The key message from London 2012 was ‘inspire a generation’ and the likes of Chris Hoy, Ellie Simmonds, Mo Farah, Jonnie Peacock, Bradley Wiggins and Jessica Ennis did just that. However, almost a year later is this message still as strong as it was post-Olympics?
I suspects it’s waned a little. We can no longer expect the golden girls and boys of 2012 to inspire the next generation or, in fact, inspire the nation to get active, try something new, strive to do better. We, the parents, the other halves, the children, the friends, the work colleagues need to inspire those around us to change their lives for the better.
Almost 4 years ago, I decided to change my life. I didn’t want to be the person I was becoming. Sat at home, gaining weight, worried that I couldn’t keep up with the demands of a young family. I set myself a challenge and achieved what I wanted; to get fit and get active.
My life has changed more than I could have imagined. I run, I cycle, I swim. I have energy to do what I want to do and enjoy the challenge of each new workout. I look forward to the challenges I’ve set for myself the week ahead.
However, I’ve not just done this for myself. I’ve done it for my family. I want to be fit for them and not the couch potato I so easily could have become (or even was becoming).
That’s not all though. I want my children to see me as a role model as much as Wiggins, Hoy, Farah, Ennis, etc etc. I want them to see me being active, taking on challenges and, where possible, achieving them. That doesn’t mean that I have to be an elite runner, cyclist or swimmer. At best, I’m average at any of those activities. It doesn’t matter how good you are. What matters is that you’re out there doing it. In fact, it’s probably more inspiring to others if you’re not the fastest runner, swimmer, cyclist, not the most competent badminton player, etc, etc.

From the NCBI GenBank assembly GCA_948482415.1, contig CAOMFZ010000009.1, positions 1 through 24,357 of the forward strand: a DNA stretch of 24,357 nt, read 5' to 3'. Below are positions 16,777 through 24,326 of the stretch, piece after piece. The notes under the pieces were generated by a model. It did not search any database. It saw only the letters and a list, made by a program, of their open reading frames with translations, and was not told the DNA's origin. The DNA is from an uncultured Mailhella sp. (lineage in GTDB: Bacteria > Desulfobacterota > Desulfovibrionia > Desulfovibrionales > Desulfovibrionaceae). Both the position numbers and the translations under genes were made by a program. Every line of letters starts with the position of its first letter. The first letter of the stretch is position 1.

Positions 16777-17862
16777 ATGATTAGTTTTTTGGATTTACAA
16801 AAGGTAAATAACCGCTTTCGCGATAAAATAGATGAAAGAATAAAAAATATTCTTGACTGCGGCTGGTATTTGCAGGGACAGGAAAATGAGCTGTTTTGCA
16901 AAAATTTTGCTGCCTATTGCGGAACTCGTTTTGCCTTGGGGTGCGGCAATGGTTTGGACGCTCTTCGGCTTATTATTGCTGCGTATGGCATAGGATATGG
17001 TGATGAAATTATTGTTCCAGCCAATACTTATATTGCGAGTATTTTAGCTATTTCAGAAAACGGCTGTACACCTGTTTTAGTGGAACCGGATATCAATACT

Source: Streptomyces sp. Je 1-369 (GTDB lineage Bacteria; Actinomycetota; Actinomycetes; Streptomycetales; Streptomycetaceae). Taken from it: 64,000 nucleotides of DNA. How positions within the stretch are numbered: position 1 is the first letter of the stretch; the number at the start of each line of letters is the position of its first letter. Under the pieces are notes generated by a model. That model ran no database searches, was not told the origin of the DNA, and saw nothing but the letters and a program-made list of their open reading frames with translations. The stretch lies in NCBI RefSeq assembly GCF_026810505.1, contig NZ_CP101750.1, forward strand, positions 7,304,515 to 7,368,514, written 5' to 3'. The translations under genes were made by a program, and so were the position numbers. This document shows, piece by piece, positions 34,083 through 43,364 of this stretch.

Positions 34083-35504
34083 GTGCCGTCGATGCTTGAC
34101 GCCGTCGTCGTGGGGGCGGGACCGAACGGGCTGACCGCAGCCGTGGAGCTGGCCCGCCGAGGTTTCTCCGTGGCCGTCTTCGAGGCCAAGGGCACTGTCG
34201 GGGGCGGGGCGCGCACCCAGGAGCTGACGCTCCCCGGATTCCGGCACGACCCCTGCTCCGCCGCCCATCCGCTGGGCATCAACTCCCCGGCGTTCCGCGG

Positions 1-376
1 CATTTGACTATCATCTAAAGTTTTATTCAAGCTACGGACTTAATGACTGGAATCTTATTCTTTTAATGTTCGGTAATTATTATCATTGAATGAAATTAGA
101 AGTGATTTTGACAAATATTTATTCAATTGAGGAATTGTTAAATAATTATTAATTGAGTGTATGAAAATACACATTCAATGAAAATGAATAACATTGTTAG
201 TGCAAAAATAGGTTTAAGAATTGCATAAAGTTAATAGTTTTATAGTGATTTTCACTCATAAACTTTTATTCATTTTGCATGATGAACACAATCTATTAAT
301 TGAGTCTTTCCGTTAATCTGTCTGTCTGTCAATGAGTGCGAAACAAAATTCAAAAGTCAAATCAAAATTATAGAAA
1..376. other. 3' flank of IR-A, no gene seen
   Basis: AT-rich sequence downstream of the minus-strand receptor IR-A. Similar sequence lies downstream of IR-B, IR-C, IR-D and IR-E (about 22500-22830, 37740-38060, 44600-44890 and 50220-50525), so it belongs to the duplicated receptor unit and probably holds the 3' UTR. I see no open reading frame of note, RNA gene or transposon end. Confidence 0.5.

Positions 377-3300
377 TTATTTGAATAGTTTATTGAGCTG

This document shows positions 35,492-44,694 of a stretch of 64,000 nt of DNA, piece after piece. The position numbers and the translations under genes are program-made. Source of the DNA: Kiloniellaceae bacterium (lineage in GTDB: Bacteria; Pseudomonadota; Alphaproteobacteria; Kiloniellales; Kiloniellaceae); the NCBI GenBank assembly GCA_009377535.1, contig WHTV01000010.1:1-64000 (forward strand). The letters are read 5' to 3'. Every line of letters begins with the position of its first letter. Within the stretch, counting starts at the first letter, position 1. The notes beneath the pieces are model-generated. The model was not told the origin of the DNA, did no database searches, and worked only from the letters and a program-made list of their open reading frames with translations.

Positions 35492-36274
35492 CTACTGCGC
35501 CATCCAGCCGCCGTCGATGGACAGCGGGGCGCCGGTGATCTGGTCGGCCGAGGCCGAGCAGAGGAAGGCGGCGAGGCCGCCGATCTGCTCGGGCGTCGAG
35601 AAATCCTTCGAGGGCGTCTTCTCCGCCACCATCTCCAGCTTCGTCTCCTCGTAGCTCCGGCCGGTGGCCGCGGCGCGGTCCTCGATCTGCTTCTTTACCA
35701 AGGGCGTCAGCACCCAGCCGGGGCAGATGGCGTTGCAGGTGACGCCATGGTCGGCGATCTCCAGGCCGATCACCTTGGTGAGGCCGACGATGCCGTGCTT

Whether it’s simply knowing that Daddy’s been for a run, a swim or a bike ride (or even all three in a triathlon), competed in a road race or just been out being active. Or maybe it’s sharing a great experience such as a parkrun with me. I want my children to see that even their Dad in his (rapidly approaching) mid-forties isn’t afraid to get out and compete against people half and double my age. I want the to grow up and join me on runs, bike rides, swims. I want them to be active at school and outside school. I don’t expect them to compete for their county or country but simply to enjoy being active.
I love my boys so much and want them to learn that being active is such a rewarding and enriching experience. Not only for the health benefits it gives you but also as a means of socialising with many different people. People, in many cases that you’d not get to meet otherwise.
Although we may want to lay the responsibility of inspiring the next generation with those that excelled at London 2012, I know that it’s up to me to inspire my children (and maybe even some of my friends!) and I’m doing my best to do so. Are you?